plundering Dragonlance: whistling in the dark

Monday, August 12th, 2013
This entry is part 2 of 11 in the series dragonlance

I read a Dragonlance novel when I was a wee lad, and I didn’t think much of it (putting me on the other side of the gender divide, I guess). My memory is that Tanis spent a lot of time standing on battlements brooding about his half-elven nature, the kender was irritating, and Sturm was a big dull dud. Now, I loved knights acting on punctilious points of honor, so Sturm should have been right up my alley, but I couldn’t like him. Maybe it was the moustaches.

(Dragonlance experts: Did Tanis ever actually stand brooding on battlements? I have a very specific memory of battlements.)

Raistlin I liked, up to a point — and that point was True Neutral. I was a sanctimonious child and couldn’t really get into an evil antihero.

Recently I decided to reread Dragons of Autumn Twilight. I’m finding that I like it more now than I did as a kid. There are some things done well, and the writing isn’t as bad as I remember (or I’ve read a lot more bad writing in the meantime). As a novel, it’s decent. As D&D adventure material, though, it’s inspiring. Not surprising, since the first book is, I understand, basically a novelization of an adventure module.

Even if you’re not using the Dragonlance campaign setting, there are some pretty good DM tricks in Dragons of Autumn Twilight – just remember to file off the serial numbers. Chances are, at least one of your players read these books as kids.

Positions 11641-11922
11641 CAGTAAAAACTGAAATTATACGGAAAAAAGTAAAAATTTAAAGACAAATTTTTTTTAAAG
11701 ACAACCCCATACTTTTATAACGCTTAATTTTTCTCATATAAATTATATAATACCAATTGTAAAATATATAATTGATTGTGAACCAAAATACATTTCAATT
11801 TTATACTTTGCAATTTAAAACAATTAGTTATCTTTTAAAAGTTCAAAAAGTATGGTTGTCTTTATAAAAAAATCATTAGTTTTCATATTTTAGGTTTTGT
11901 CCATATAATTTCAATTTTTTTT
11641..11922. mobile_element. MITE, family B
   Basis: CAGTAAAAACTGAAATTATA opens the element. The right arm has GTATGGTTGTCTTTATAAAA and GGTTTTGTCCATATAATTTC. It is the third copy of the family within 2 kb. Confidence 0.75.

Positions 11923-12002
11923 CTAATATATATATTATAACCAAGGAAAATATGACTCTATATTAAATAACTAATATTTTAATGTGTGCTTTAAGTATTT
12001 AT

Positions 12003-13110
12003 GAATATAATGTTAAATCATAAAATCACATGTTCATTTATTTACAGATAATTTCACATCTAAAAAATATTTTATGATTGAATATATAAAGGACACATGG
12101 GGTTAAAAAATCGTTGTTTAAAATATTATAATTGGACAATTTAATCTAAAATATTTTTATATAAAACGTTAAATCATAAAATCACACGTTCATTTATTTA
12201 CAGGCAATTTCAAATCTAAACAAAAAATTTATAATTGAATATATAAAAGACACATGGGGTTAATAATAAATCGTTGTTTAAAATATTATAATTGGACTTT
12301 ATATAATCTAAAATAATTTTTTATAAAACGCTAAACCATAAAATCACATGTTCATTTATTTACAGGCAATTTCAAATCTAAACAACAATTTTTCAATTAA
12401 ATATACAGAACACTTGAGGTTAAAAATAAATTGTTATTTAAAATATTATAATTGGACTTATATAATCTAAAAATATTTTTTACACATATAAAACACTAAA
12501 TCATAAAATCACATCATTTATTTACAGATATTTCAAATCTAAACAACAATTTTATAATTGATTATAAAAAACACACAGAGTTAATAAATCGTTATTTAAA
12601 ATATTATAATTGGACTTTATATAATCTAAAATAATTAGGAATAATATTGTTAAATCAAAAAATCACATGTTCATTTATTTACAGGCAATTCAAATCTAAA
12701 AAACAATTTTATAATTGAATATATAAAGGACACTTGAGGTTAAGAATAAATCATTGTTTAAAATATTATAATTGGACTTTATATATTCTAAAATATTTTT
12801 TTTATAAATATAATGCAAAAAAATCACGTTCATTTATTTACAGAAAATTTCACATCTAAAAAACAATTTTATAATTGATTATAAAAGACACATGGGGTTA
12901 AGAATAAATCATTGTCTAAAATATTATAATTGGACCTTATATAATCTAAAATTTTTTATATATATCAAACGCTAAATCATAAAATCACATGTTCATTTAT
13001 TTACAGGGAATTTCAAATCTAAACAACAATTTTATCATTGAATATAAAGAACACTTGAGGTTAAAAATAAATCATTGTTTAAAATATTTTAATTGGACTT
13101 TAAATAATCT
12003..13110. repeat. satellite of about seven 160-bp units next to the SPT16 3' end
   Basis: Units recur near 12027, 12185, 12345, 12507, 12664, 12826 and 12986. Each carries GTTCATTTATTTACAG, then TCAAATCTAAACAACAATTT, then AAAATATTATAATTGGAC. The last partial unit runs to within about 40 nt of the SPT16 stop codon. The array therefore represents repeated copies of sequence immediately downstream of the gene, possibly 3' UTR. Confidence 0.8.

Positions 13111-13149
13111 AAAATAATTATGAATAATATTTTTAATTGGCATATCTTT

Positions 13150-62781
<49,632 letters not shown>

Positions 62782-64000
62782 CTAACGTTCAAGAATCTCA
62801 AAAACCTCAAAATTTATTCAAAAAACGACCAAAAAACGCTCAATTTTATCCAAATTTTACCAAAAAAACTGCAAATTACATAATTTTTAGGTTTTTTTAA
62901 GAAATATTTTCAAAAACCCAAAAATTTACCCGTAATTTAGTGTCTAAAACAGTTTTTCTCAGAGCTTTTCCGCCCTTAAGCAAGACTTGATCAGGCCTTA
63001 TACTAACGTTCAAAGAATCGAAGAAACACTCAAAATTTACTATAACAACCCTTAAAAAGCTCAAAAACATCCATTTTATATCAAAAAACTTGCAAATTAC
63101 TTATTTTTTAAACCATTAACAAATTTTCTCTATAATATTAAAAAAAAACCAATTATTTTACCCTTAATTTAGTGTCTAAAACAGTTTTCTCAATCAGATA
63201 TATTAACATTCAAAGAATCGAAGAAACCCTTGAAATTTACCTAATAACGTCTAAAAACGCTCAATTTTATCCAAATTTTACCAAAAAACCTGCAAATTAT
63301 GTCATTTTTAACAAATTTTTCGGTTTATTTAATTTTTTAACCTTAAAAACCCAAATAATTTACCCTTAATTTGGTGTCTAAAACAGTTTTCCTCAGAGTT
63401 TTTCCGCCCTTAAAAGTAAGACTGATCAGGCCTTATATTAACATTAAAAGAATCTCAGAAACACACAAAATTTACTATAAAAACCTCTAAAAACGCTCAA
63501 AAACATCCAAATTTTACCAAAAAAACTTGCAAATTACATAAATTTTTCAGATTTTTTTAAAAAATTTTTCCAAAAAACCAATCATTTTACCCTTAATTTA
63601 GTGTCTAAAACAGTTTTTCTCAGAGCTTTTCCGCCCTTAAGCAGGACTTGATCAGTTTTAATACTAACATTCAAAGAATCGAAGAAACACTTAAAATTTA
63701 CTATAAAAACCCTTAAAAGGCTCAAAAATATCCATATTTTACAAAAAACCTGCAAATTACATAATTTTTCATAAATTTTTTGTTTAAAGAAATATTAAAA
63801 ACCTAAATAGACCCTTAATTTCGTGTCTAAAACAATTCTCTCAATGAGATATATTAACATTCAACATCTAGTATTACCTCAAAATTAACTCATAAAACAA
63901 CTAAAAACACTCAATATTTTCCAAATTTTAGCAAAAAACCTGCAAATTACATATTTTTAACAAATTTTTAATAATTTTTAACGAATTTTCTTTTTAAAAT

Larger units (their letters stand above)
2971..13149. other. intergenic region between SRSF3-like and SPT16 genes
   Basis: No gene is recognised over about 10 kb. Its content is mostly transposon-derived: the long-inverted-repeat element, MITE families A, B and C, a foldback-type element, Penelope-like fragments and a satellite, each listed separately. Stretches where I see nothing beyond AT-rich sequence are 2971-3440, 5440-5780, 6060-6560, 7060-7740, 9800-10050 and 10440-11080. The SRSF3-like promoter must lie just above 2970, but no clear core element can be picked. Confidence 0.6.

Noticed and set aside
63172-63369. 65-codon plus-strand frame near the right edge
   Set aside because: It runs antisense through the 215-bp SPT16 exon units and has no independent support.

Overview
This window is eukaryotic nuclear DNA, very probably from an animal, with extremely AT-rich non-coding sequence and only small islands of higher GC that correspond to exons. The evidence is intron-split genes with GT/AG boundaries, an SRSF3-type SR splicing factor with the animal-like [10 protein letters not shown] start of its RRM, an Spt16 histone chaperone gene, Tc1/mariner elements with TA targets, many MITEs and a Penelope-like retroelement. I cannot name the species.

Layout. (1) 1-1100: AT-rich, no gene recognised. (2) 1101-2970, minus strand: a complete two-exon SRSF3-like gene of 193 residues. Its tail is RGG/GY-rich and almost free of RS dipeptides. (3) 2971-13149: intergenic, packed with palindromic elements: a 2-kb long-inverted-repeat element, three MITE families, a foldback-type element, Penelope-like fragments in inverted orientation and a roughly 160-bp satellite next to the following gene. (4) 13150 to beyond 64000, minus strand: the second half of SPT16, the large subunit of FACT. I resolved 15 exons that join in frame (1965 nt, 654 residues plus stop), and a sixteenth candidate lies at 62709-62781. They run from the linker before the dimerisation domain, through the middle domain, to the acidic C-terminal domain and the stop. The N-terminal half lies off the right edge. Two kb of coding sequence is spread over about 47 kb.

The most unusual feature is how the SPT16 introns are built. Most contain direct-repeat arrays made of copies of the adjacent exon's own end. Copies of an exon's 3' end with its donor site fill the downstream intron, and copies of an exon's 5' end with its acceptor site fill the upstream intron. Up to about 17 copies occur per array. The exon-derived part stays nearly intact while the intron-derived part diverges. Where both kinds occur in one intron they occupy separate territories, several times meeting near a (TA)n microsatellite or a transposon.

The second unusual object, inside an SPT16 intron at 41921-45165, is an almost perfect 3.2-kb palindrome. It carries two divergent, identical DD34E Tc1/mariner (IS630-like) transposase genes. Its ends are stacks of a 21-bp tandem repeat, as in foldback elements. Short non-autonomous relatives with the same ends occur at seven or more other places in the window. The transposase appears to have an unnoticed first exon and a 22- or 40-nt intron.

I’ll probably write a couple of posts about Dragonlance tricks for non-Dragonlance campaigns. Here’s one:

goblin whistles

What are those sounds?” Goldmoon asked the knight as he came up to her.

“Goblin search parties,” Sturm answered. “Those whistles keep them in contact when they’re separated. They’re moving into the woods now.”

This is cool, and a little spooky. A DM could add some atmospheric dread, I think, by using whistles to indicate that the PCs are being hunted. It could either be used, with frightening effect, as the signature of a pack of some horrifying hunting monsters, or used, as here, to spice up the lowly goblin. It’d be best used repeatedly: you’ll get some tension out of the first escape scene punctuated by whistles, but a session or two later, when the PCs think they’re safe, and they hear that whistle again: that’s your payoff.

This trick would work best with a DM who could actually whistle. “You hear a whistle” doesn’t have the same effect.

plundering Dragonlance: how not to do dwarves

Friday, August 16th, 2013
This entry is part 1 of 11 in the series dragonlance

“Bah!” Flint snorted. “If a gully dwarf can open this, I can open it. Stand aside.” The dwarf elbowed everyone back, plunged his hand into the water, and heaved. There was a moment’s silence. Flint grunted, his face turned red. He stopped, straightened up with a gasp, then reached down and tried again. There wasn’t a creak. The door remained shut.